August 1

There’s less than 3 weeks left before school starts. I finished my last day of work, handed in my garage key card, cancelled my gym membership, and transferred my address from NYC to Michigan this past week. I’ve met with several friends for the last time before I move. I folded all my clothes and placed them into the suitcases. When I looked up and saw a blank white space, my vision started to get blurry and I felt a stream run down my face. I knew this day would come and I’m more excited than anything. 

What I learned and experienced over the last 8 years in NYC is tremedous and something that I would’ve never expected. Sometimes it’s still hard to believe that I’m actually leaving this place now and who knows when I’ll come back. 

Probably the most important thing I found out recently was that I was able to receive in-state tuition, after a 3 month queue and submitting my and my parent’s tax plus more information. 

Anyways, that’s it for now. 

What is Delirium? The ABCDE Bundle

According to my fiancé (yes we got engaged! And yes, he’s not a healthcare guy. In fact, he’s scared of needles), when he hears the word delirium, he thinks of someone being delirious or confused. Unfortunately, this state happens a lot in the ICU and causes a lot of problems.

You can go from being a crazy beast, pulling everything to being super quiet, not making eye contact to someone’s voice. What are the potential causes of delirium and what interventions can be done? Use THINK.

 

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The Gold Standard to determine’s someone state is called the RASS score, or the Richmond Agitation-Sedation Scale. It goes from +4 to -5, as listed below. In conjunction with this, utilizing the Confusion Assessment Method for the ICU (CAM-ICU) determines if delirium is present.

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A lot of times we are using medications for agitation and sedation but studies are showing that using multiple non pharmaceutical methods decreased delirium by 15%.

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In the article, the evidence shows the following will help prevent delirium:

  • Early mobilization.
  • Frequent reorientation.
  • Clinical status updates and schedules.
  • Discuss patient requiring memory recall.

To me, when I read that list, I think most of it is pretty easy. Except for early mobilization. From what I’ve heard, there are patients who are intubated sitting in a chair! In my current ICU, that does not happen. The biggest concern is the stability of the patient. So what can we do?

Implement the ABCDE Bundle,

which stands of Awakening and Breathing Coordination, Delirium Monitoring and Management, and Early Mobility. It incorporates the best available evidence related to delirium, immobility, sedation/analgesia, and ventilator management in the ICU. For the ABC Bundle, the nurse and respiratory therapist will go through his or her checklist before the trial.

A stands for Awakening.

The first step is to see if the patient can undergo a Spontaneous Awakening Trial (SAT). The nurse assesses these qualities:

  1. Is patient receiving a sedative infusion for active seizures?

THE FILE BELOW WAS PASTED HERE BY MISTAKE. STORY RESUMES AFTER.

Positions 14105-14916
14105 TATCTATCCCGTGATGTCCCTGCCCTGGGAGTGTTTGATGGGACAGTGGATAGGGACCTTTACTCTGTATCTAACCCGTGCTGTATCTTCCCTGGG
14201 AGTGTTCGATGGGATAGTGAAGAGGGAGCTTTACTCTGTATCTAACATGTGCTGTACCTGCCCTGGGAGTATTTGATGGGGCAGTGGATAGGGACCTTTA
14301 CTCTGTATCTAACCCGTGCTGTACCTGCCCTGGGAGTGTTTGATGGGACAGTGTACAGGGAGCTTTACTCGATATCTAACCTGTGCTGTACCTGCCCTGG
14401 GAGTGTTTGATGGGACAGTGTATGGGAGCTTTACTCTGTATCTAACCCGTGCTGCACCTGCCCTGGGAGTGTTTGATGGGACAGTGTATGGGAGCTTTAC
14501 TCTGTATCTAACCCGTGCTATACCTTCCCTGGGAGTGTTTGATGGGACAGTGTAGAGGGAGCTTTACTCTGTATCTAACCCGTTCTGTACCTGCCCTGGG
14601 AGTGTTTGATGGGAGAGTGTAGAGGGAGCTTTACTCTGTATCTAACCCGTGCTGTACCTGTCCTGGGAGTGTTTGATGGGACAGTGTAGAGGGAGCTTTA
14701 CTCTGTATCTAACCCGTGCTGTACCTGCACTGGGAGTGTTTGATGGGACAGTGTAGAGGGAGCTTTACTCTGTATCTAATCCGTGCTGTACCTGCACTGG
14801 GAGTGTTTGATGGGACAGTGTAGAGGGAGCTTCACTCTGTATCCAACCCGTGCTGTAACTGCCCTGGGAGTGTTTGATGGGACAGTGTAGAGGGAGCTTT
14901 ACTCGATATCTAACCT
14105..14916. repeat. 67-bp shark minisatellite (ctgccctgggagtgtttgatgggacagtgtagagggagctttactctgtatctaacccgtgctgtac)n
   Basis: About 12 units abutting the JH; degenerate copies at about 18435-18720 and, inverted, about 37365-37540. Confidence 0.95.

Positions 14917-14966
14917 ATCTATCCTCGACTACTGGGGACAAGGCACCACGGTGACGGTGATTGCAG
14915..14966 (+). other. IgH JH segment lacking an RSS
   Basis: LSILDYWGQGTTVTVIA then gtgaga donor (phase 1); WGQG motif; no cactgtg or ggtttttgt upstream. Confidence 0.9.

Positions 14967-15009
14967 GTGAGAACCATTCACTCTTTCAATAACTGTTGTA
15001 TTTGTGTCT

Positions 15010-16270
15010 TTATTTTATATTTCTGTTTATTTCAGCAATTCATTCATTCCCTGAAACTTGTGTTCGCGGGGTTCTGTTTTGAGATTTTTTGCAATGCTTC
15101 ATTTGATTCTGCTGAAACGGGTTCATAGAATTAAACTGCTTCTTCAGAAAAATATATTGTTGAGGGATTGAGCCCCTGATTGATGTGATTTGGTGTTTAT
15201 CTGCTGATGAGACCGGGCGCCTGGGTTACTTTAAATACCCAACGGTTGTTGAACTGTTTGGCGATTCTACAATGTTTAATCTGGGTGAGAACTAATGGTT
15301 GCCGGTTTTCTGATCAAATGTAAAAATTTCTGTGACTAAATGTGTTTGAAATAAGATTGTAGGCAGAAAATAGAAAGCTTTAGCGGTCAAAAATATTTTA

2. Is patient receiving a sedative infusion for alcohol withdrawal?
  3. Is patient receiving a paralytic agent (neuromuscular blockade)?
  4. Is patient’s score on the Richmond Agitation Sedation Scale (RASS) >2?
  5. Is there documentation of myocardial ischemia in the past 24 hours?
  6. Is patient’s intracranial pressure (ICP) >20 mm Hg?
  7. Is patient receiving sedative medications in an attempt to control intracranial pressure?
  8. Is patient currently receiving extracorporeal membrane oxygenation (ECMO)?

If the answer is yes to any of the above, then there needs to be a discussion with the interdisciplinary team before performing a SAT. If the answer is no to all of the above, then proceed with performing the SAT. Stop the sedation. If the following occurs, you should put the patient back on sedation but try at 1/3 to 1/2 the rate the patient was on before.

  1. RASS score >2 for 5 minutes or longer
  2. Pulse oximetry reading <88% for 5 minutes or longer
  3. Respirations >35/min for 5 minutes or longer
  4. New acute cardiac arrhythmia
  5. ICP >20 mm Hgb
  6. 2 or more of the following symptoms of respiratory distress:
    • Heart rate increase 20 or more beats per minute
    • heart rate less than 55 beats per minute
    • use of accessory muscles, abdominal paradox, diaphoresis, dyspnea

If possible, changing the sedation from propofol to precedex will help patient be calm and it does not depress respiratory status (especially after 24 hours).

B stands for Breathing.

Spontaneous Breathing Trials (SBT) are up next. The respiratory therapist will assess for safety.

  1. Is patient a long-term/ventilator-dependent patient?
  2. Is patient’s pulse oximetry reading <88%?
  3. Is patient’s fraction of inspired oxygen (FIO2) >50%?
  4. Is patient’s set positive end-expiratory pressure (PEEP) >7 cm H2O?
  5. Is there documentation of myocardial ischemia in the past 24 hours?
  6. Is patient’s ICP >20 mm Hg?
  7. Is patient receiving mechanical ventilation in an attempt to control ICP?
  8. Is the patient currently taking vasopressor medications?
  9. Does the patient lack inspiratory effort?

If the answer is yes to any of the above, then it may not be safe to perform the SBT. If the answer is no to all of the above, then the SBT is performed. However, if any of the below occurs indicating signs of failure, then stop.